More recently, Bernard Booms and Mary Bitner built a model consisting of seven P's (Booms, B. and Bitner, M. 1981). In addition to product, price, promotion, and place, they included participants, physical evidence, and process. "Participant" was added, to recognize the importance of the human element in all aspects of marketing. They added "process" to reflect the fact that services, unlike physical products, are experienced as a process at the time that they are purchased. "Physical evidence" or "peripheral clues" reflects the physical surroundings associated with a service encounter or retail location. Other marketing theorists include "partners" as a mix variable because of the growing importance of collaborative channel relationships.

The marketing mix model is often expanded to include sub-mixes. For example, the promotion variable can be further decomposed into a promotional mix consisting of advertising, sales promotion, personal selling, publicity, direct marketing, undercover marketing, viral marketing, and e-marketing. Within the promotional mix, advertising can be further broken down into an "advertising media mix" that specifies how much emphasis is placed on television ads, radio ads, newspaper ads, internet ads, magazine ads, etc.

Mix coherency refers to how well the components of the mix blend together. A strategy of selling expensive luxury products in discount stores has poor coherency between distribution and product offering.

Mix dynamics refers to how the mix must be adapated to a changing business environment, to changes in the organization's resources, and to changes in the product life cycle.


There are two types of criticisms leveled at the marketing mix: criticism of the concept of the marketing mix, and criticism of particular examples of marketing mix models (for example the four P's).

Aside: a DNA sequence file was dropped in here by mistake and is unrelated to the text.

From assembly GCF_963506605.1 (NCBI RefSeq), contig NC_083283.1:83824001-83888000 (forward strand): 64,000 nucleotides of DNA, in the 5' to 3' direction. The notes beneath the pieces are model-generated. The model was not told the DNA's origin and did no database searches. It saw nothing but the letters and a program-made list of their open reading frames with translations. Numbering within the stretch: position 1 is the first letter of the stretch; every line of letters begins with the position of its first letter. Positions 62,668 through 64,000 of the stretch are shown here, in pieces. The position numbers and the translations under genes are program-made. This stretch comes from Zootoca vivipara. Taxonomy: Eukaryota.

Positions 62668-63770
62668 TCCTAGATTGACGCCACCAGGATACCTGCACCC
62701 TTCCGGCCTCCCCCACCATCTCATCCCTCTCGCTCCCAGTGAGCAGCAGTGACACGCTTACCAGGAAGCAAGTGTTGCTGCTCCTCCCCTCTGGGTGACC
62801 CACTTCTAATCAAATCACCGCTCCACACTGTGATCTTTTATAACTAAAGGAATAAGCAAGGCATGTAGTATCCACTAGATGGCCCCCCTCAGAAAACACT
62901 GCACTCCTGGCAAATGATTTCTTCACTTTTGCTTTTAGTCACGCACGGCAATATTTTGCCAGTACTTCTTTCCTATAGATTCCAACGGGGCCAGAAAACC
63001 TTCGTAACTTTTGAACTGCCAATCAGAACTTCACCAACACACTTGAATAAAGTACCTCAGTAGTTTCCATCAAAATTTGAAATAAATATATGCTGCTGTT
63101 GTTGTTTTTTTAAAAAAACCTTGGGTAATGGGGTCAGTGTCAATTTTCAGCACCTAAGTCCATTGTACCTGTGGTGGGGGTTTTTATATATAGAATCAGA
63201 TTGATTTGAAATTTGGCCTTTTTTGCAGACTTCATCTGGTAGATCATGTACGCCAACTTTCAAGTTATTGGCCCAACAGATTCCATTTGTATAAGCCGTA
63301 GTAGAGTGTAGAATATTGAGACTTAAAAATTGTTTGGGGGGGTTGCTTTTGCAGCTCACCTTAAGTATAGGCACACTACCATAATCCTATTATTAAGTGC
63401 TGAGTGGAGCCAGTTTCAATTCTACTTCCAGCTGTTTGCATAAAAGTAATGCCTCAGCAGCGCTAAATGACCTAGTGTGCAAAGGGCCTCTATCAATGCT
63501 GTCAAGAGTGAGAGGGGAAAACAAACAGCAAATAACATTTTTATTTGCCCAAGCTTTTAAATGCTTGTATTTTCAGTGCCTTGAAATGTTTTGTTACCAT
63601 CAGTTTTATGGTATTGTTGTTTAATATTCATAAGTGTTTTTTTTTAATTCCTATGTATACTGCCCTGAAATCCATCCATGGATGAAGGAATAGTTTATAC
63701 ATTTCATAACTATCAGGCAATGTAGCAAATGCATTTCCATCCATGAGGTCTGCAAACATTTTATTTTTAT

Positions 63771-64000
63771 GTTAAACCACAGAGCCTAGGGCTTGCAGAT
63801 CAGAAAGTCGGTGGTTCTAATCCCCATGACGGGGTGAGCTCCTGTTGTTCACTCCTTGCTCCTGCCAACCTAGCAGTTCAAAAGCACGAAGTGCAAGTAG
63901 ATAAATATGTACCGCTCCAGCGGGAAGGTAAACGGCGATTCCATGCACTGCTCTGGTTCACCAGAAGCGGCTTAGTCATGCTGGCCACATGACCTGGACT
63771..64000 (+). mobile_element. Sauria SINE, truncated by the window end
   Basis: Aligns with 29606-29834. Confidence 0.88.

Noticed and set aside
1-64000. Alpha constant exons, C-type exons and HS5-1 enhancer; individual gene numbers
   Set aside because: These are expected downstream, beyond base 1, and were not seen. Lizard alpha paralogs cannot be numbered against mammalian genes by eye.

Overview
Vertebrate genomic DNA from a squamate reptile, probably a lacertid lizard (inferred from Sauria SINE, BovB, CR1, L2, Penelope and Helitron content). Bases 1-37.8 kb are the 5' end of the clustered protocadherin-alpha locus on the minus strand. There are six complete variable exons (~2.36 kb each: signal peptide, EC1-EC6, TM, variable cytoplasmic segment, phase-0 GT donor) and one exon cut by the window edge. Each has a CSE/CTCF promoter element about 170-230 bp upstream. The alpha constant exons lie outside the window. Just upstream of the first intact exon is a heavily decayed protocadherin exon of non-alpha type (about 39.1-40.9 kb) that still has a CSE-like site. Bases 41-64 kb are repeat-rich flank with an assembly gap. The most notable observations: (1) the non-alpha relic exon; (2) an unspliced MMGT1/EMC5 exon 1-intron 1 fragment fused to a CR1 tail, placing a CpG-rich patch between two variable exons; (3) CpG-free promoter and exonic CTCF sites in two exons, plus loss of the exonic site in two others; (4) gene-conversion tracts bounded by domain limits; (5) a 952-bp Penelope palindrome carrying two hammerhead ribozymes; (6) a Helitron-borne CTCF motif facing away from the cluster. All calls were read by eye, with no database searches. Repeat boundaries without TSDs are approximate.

Against the mix process generally, reengineering theorists claim that it re-enforces functional divisions within a company that lead to inefficiencies. Also Peter Doyle (Doyle, P. 2000) claims that it leads to unprofitable decisions because it is not grounded in financial objectives such as increasing shareholder value.

Against McCarthy's fourP's, some claim that they are too strongly oriented towards consumer markets and is not an appropriate model for industrial product marketing. Others claim it has too strong of a product market perspective and is not appropriate for the marketing of services.


  • Borden, N. (1964) "The concept of the marketing mix" Journal of Advertising Research, vol 4, June, 1964, pp 2-7. - The same article can also be found in: Schwartz, G. (ed), Science in Marketing, John Wiley, New York, 1965, pp 386-397 - and also in: Enis, B. and Cox, K. (1991) Marketing Classics, A selection of influential articles, Allyn and Brown, Boston, 1991, pp 361-369.
  • Culliton, J. (1948) The management of marketing costs, Graduate School of Business Administration, Research Division, Harvard University, Boston, 1948.
  • Doyle, P. (2000) Value based marketing, Wiley, Chichester, 2000.
  • Frey, A. (1961) Advertising, 3rd ed., Ronald Press, New York, 1961.
  • Lauterborn, R (1990) "New Marketing Litany: 4P's Passe; C words take over", Advertising Age, October 1, 1990, pg 26.
  • McCarthy, J. (1960 1st ed.), Basic Marketing: A managerial approach, 13th ed., Irwin, Homewood Il,

fr:Plan de marchéage pl:Marketing-mix